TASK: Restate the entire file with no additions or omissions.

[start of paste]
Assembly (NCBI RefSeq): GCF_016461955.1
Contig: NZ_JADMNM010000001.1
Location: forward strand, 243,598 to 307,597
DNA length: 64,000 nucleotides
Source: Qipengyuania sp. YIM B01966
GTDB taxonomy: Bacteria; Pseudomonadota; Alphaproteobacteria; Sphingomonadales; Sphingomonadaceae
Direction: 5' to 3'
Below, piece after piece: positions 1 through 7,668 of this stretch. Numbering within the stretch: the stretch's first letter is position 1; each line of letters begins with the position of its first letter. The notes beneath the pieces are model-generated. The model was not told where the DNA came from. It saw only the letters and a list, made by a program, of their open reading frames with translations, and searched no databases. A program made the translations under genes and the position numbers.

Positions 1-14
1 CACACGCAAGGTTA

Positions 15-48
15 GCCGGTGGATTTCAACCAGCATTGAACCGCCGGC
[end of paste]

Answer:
Assembly (NCBI RefSeq): GCF_016461955.1
Contig: NZ_JADMNM010000001.1
Location: forward strand, 243,598 to 307,597
DNA length: 64,000 nucleotides
Source: Qipengyuania sp. YIM B01966
GTDB taxonomy: Bacteria; Pseudomonadota; Alphaproteobacteria; Sphingomonadales; Sphingomonadaceae
Direction: 5' to 3'
Below, piece after piece: positions 1 through 7,668 of this stretch. Numbering within the stretch: the stretch's first letter is position 1; each line of letters begins with the position of its first letter. The notes beneath the pieces are model-generated. The model was not told where the DNA came from. It saw only the letters and a list, made by a program, of their open reading frames with translations, and searched no databases. A program made the translations under genes and the position numbers.

Positions 1-14
1 CACACGCAAGGTTA

Positions 15-48
15 GCCGGTGGATTTCAACCAGCATTGAACCGCCGGC